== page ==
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    Quote Originally Posted by ballvalve View Post
    If you have good access to the pipe and need it fixed fast, wire brush it and tap on it to find ALL the thin spots. [If its all thin, forget the following]

    Sanding dilligently at the holes, then fiberglass tape embedded in good epoxy over them will keep you good for a long time. Or neoprene gasket with hose clamp and backer.

    That would give you time to find the fittings you need or get the house sold.

    I suppose the plumbers here would take issue with that farmers fix, however. With good technique, it can be a quick and effective repair.

    If he does not have the skills and money to do it "right" way, epoxy is better than a botched iron and fernco job.

    I have a perforated brass sink trap that I wrapped in glass tape and epoxy 20 years ago here that looks like it will go until the nuts rot off too. It was a rainy Sunday and the stores were closed.
    You are right some of us would take exception to it....


  11. #11
    Master Plumber-Gas Fitter shacko's Avatar
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    ballvalve:

    If you are an electrician I get cold shivers to think what you may have hooked up on someones' wires; duct tape comes to mind!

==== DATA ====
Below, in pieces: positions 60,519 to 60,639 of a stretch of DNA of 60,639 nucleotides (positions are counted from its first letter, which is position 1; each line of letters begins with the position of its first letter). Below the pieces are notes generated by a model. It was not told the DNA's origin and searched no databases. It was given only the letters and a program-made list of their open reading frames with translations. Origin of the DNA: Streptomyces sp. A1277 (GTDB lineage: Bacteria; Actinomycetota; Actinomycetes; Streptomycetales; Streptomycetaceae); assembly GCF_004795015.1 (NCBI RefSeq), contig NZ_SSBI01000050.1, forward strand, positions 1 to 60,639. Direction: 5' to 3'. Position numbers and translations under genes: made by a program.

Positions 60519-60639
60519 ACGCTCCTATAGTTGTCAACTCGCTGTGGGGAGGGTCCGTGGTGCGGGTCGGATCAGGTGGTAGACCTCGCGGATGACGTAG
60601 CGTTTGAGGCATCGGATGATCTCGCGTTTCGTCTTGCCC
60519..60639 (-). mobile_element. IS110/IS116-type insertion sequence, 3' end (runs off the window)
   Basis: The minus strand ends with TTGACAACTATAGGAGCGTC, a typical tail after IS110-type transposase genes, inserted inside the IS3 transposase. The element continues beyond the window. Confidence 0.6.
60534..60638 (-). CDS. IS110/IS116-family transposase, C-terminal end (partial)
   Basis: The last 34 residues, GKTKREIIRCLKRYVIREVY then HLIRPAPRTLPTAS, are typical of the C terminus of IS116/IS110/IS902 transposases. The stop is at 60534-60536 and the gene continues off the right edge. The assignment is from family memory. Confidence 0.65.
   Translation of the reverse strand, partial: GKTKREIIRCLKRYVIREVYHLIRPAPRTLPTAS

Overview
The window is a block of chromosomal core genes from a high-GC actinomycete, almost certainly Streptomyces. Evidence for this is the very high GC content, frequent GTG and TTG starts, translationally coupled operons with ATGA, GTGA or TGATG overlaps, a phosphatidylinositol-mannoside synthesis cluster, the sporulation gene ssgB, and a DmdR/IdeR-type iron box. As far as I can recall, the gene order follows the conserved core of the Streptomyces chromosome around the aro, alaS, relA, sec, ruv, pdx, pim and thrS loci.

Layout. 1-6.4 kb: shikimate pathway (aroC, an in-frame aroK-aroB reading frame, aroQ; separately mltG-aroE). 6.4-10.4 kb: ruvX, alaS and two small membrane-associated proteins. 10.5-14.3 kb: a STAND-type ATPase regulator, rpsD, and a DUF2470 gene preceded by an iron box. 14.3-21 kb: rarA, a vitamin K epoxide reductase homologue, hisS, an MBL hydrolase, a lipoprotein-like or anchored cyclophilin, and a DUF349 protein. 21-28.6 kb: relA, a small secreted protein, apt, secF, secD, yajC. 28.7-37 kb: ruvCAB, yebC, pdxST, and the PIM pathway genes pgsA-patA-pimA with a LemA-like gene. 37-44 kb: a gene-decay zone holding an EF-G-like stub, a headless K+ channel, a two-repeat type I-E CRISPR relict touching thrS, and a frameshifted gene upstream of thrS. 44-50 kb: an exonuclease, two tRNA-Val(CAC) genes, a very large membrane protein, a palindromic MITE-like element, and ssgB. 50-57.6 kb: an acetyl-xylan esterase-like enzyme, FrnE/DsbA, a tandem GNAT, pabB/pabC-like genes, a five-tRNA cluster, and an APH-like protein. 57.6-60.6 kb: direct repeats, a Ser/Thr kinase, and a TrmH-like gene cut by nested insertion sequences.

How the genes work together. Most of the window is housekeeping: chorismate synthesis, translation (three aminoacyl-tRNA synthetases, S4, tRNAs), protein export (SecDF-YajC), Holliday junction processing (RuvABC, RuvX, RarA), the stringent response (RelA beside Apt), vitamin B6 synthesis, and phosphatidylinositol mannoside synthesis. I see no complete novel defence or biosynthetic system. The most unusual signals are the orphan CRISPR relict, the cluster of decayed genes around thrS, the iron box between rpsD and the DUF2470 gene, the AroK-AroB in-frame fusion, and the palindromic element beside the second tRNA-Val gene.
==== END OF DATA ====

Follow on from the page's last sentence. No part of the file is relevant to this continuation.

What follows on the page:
12. #12
    In the Trades Gary Swart's Avatar
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    As a lifelong DIY, I hate to give this advice, but I think you are into something that is beyond your experience and knowledge to deal with. At best, the fixes that have been suggested even if done reasonable well are real hack jobs and will not hold up long. In addition, if you start cutting cast iron pipe, you run the risk of serious bodily injury if you err on provided sufficient support. There are times when the wise DIYer call for help. I think this is one of them.

  13. #13
    Master Plumber-Gas Fitter shacko's Avatar
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    Quote Originally Posted by pronouncedeyen View Post
    Yikes! So how can you splice in a piece of PVC and a fernco if the O.D. is not the normal 3.5" diameter? Or do I need to somehow repair the cast iron pipe with putty and/or epoxy?
    This is what you need, it is made by Fernco;



    the number is 3000-4

  14. #14
    DIY Member pronouncedeyen's Avatar
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    Quote Originally Posted by shacko View Post
    This is what you need, it is made by Fernco;



    the number is 3000-4
    Shacko: I don't see that model number on the Fernco page at http://www.fernco.com/plumbing/shiel...flex-couplings . Did you mean 3000-44? What is the advantage to using the ProFlex line over a regular Fernco coupling?

  15. #15
    Master Plumber-Gas Fitter shacko's Avatar
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    The ProFlex is a banded coupling, a regular Fernco just has two hose clamps on it, the ProFlex is designed to go between two different size pipes, that number comes from their spec. sheets. It supposed to be 3000-44, A Mission Coupling (different brand) is a number 44.
    Last edited by shacko; 10-07-2010 at 03:56 PM.